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Daniel Bonifacius von Haneberg

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Haneberg, DANIEL BONIFACIUS VON, a distinguished German prelate and Orientalist of the nineteenth century, b. at Tanne near Kempten, Bavaria, June 16, 1816; d. at Speyer, the capital of the Rhine Palatinate (Bavaria), May 31, 1876. He began his classical course at Kempten, where he pursued with superior ability and industry the studies prescribed by the curriculum, and mastered with hardly any guidance several Oriental languages (Hebrew, Arabic, Syriac, Persian, and Ethiopic). He next betook himself to Munich, where he completed his elementary studies in the gymnasium, and followed the courses of philosophy and theology in the university. While a theological student, he cultivated Sanskrit and Chinese over and above the Oriental languages with which he was already acquainted, translated a few works of Cardinal Wiseman, contributed several essays and poems to various German periodicals, and neglected nothing of what appertains to the spiritual life in one preparing for the Catholic priesthood. He took his degree of Doctor of Theology at the University of Munich in 1839, and was ordained priest at Augsburg, on August 29 of the same year. The following November he qualified for a Privatdozent in the University of Munich by his thesis “De significationibus in Veteri Testamento praeter literam valentibus” (Munich, 1839), and began in December his career of thirty-three years as a lecturer on the Old Testament. In 1841, he became extraordinary professor of Hebrew and of Holy Scripture in the same university, and in 1844 ordinary professor. His lectures, wherein he displayed a solid learning, a constant discretion, and a deep piety, were attended with great profit and delight by an increasing number of students not only from Bavaria, but also from the other German States, and soon caused him to be regarded as one of the most prominent Catholic professors of his day.

Haneberg was also a distinguished and prolific writer. During the years 1840 and 1841 he worked on his “Die religiosen Alterthumer der Hebraer”, and in 1844 he published his “Einleitung in das Alte Testament” as a text-book for his lectures. In the course of time, he recast both these works, the former of which passed to the second edition in 1869 under the title of “Die religiosen Alterthumer der Bibel”, and the latter of which appeared rewritten as “Geschichte der biblischen Offenbarung,” and was rendered into French by Goschler (Paris, 1856), reaching a fourth edition in 1876. Besides these, his best-known works, he published several others which were chiefly the fruit of his Hebrew and Arabic studies, and formed his contribution to the Journal of the Oriental Society and to the transactions of the Bavarian Academy of Sciences of which he became a member in 1848. Among these latter works the following may be mentioned: “Ueber die arabische Psalmenubersetzung des Saadia;” “Ueber das Schulwesen der Mohammedaner;” “Erorterungen uiber Bendo-Wakidi’s Geschichte der Eroberung von Syrien;” “Ueber die Theologie des Aristotles;” and chiefly his “Canones S. Hippolyti arabice e codd. Romanis cum versione Latina annotationibus, et prolegomenis.” He found time also for contributing articles to the Kirchenlexicon of Wetzer and Welte. Nor did he neglect in any way the various duties of his priestly calling, such as preaching, attendance at the confessional, answers to sick-calls, etc. His learning, and still more his virtues, secured for him great favor at the Bavarian court, and he acted as tutor in the families of the Duke Maximilian and Prince Leopold. In 1850, he joined the Order of St. Benedict, and a few years afterwards (1854) was chosen abbot of the Benedictine monastery of St. Boniface at Munich. He soon founded the Reform School at Andechs in Upper Bavaria, and a little later he tried, but with small success, to establish missions of his order in Algiers and in the Orient.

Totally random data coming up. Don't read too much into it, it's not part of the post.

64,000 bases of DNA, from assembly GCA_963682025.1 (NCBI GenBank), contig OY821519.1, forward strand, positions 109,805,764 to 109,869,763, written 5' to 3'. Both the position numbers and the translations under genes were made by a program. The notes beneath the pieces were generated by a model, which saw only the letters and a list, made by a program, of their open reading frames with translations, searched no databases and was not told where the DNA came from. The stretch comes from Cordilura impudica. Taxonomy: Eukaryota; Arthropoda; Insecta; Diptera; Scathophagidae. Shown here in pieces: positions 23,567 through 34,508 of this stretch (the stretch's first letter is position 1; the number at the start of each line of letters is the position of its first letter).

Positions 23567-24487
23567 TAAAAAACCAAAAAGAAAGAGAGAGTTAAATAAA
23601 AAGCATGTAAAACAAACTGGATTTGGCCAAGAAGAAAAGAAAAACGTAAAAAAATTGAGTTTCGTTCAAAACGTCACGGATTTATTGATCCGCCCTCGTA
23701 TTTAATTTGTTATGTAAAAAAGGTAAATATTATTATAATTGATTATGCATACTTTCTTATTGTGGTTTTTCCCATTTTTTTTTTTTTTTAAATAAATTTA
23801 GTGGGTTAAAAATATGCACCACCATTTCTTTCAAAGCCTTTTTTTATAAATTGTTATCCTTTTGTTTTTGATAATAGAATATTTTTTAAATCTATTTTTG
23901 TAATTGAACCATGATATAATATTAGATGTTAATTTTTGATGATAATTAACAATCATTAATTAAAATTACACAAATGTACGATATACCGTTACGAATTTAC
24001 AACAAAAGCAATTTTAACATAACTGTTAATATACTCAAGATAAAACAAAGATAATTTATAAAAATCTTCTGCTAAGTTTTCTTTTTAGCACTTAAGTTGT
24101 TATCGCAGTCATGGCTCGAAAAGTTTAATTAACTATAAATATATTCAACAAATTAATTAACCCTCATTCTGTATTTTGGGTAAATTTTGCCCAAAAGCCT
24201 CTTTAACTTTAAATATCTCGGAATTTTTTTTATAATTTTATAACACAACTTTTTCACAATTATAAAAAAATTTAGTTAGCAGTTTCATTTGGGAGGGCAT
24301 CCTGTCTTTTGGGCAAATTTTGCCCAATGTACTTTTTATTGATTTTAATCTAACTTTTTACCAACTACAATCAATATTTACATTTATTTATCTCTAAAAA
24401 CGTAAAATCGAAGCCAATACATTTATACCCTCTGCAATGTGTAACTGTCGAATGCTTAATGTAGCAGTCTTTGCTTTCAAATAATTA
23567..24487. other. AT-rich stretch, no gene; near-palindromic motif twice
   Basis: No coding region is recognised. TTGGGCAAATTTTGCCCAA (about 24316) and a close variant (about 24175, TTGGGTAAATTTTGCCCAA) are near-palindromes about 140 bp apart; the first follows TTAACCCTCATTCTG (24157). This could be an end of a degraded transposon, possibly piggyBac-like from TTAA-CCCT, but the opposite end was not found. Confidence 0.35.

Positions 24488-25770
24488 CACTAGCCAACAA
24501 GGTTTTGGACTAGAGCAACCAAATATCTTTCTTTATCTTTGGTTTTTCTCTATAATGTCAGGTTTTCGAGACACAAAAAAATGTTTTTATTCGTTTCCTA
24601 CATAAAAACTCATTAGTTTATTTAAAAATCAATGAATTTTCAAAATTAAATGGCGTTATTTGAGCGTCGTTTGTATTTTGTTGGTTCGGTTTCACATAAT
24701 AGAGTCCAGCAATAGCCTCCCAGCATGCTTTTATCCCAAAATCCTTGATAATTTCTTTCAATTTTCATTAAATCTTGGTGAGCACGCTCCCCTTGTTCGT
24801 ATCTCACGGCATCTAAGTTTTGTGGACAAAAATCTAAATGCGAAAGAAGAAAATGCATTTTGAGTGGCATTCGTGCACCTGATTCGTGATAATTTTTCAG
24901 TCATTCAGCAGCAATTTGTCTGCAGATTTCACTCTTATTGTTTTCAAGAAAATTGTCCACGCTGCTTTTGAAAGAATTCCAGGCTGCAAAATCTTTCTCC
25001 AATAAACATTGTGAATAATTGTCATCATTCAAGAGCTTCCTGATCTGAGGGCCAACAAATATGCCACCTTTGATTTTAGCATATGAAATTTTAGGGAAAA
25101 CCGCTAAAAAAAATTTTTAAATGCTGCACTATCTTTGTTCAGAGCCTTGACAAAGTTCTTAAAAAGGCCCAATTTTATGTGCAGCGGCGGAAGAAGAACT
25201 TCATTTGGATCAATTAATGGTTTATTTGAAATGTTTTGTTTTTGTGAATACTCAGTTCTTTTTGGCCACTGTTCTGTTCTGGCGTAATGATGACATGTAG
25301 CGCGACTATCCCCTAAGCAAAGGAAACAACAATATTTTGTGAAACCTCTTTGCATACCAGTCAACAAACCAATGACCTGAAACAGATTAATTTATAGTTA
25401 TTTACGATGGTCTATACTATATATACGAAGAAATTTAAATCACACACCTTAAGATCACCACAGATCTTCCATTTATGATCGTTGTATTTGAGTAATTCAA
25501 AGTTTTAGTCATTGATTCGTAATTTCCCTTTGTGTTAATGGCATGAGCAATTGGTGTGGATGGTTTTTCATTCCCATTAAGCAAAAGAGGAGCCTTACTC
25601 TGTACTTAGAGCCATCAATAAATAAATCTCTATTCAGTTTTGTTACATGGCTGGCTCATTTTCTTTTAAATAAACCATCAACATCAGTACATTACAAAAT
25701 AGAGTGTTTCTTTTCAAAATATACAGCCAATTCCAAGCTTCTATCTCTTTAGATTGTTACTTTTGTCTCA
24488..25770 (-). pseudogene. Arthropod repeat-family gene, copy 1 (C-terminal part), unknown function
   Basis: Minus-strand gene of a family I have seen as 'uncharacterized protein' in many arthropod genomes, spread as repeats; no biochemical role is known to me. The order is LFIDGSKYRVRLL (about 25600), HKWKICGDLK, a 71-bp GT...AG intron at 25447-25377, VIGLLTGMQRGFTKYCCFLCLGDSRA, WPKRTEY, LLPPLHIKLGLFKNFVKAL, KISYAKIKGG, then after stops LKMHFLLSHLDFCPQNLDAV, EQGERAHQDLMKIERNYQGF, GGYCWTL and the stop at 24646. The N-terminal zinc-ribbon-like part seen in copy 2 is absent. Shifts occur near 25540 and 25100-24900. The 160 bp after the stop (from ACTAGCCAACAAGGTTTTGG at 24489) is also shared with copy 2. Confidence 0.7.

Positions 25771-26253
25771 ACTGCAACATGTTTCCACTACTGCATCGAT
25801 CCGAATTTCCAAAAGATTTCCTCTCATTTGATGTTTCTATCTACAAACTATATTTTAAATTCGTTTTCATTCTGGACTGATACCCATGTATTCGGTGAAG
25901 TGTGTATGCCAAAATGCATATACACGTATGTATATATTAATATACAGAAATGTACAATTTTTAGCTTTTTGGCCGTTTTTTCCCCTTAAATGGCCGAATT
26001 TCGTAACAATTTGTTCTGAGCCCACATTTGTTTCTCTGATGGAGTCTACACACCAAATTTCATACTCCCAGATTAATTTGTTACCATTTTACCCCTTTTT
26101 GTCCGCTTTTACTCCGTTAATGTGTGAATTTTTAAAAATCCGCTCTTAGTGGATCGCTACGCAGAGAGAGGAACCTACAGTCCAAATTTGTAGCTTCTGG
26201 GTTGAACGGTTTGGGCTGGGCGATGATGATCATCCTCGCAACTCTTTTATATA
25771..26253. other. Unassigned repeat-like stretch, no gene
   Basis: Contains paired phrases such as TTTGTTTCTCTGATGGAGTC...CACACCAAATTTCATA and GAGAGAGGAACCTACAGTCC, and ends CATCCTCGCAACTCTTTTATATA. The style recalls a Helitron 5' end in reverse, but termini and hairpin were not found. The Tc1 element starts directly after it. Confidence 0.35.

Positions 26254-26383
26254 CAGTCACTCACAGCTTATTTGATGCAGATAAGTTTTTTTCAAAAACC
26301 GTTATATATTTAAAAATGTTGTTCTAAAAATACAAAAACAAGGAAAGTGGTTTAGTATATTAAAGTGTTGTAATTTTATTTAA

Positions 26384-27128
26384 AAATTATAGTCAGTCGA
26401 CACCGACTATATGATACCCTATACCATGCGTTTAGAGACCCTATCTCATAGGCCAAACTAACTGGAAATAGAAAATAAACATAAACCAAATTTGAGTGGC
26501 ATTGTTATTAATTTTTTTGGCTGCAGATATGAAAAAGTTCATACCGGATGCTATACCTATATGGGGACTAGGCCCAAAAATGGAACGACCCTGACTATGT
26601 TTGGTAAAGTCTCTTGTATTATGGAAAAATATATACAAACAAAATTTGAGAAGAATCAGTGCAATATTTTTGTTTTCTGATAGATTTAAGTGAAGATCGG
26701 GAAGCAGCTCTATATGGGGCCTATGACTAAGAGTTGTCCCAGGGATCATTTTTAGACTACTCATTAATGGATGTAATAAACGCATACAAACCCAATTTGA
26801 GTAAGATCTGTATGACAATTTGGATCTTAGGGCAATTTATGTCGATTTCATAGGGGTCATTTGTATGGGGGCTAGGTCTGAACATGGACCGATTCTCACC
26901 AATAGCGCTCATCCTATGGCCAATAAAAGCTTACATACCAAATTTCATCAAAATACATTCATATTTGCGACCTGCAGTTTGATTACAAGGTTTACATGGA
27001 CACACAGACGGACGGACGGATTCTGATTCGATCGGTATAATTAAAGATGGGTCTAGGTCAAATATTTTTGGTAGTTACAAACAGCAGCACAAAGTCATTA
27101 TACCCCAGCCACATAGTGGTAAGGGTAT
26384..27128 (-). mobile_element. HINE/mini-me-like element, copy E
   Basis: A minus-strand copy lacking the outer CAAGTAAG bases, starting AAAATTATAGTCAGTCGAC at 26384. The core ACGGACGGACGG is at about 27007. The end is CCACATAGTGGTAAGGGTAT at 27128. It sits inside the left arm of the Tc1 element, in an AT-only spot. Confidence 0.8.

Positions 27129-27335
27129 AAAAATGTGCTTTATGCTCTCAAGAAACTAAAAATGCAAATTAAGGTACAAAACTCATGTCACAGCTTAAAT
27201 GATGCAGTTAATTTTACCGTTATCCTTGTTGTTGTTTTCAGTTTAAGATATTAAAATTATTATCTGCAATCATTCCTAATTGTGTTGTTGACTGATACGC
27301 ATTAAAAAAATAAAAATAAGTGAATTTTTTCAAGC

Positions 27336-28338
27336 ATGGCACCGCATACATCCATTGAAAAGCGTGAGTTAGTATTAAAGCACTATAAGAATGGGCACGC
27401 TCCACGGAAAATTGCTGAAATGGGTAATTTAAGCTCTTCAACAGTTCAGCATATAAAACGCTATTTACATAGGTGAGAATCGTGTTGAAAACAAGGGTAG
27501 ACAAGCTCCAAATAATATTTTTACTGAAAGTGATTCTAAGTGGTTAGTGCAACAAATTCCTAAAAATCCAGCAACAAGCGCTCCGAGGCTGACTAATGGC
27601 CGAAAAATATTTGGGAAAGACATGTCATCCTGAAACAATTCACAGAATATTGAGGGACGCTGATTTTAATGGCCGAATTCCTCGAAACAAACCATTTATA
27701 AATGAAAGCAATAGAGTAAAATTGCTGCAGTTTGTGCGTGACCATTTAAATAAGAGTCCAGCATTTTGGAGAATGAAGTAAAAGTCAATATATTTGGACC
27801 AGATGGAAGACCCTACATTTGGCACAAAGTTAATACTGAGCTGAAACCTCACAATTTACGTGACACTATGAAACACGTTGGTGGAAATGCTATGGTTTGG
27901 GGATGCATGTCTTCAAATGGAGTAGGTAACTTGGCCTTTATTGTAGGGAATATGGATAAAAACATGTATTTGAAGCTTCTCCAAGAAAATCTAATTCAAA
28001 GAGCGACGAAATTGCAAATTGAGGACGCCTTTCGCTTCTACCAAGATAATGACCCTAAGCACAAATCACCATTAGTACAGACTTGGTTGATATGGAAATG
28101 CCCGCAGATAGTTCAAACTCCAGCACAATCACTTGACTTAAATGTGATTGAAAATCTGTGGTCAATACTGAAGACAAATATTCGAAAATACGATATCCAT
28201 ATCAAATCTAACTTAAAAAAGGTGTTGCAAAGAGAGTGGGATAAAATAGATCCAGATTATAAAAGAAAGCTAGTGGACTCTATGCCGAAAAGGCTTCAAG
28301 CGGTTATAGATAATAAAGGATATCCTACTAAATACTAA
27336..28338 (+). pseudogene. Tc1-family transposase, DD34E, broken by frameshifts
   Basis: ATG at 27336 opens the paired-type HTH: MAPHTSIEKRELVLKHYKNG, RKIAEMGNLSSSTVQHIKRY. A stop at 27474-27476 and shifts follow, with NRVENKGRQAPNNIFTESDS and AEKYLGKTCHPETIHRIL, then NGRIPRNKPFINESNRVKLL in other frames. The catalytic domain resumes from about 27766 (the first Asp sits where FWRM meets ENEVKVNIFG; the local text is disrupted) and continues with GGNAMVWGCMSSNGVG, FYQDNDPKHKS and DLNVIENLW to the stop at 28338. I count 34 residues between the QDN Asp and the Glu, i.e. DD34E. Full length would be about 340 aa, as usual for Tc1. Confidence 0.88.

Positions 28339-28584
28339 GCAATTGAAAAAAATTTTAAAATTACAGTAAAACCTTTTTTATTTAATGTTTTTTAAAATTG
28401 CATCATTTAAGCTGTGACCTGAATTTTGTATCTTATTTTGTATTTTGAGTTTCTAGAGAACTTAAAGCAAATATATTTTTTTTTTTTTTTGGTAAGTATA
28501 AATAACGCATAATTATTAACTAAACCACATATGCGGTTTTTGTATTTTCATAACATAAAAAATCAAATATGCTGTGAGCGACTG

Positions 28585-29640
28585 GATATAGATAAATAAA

At the approach of the Vatican Council he was invited by Pope Pius IX to share in the labors preparatory to that august assembly. After the dogma of papal infallibility had been solemnly proclaimed by the Council (July 18, 1870), and publicly accepted by the German Bishops assembled at Fulda (end of August, 1870), Haneberg humbly gave up his former views concerning this point of doctrine, and sincerely submitted to the authority of the Church. From 1864 onwards, several episcopal sees had been offered him, but he had declined them all. At length, however, on his presentation by the King of Bavaria for the Bishopric of Spires and at the instance of the Sovereign Pontiff, the humble abbot accepted that see, and was consecrated August 25, 1872. His zeal and success in the government of this diocese fully justified his selection for the episcopal dignity. In days of violent opposition to Catholicism in Germany—the days of the framing and application of the Falk Laws (1872-1875)—he unflinchingly fought against the encroachments of the civil power on the ecclesiastical jurisdiction. He also strenuously, though not always successfully, combated the influence of the Old Catholics of the time. He was most unsparing of himself in his confirmation tours, although the bodily fatigues thus entailed were far too much for his failing strength. After a few days of sickness he succumbed (May 31, 1876) to pneumonia, which he had contracted in one of those episcopal tours, and was lamented by both clergy and people who revered him as a saint.



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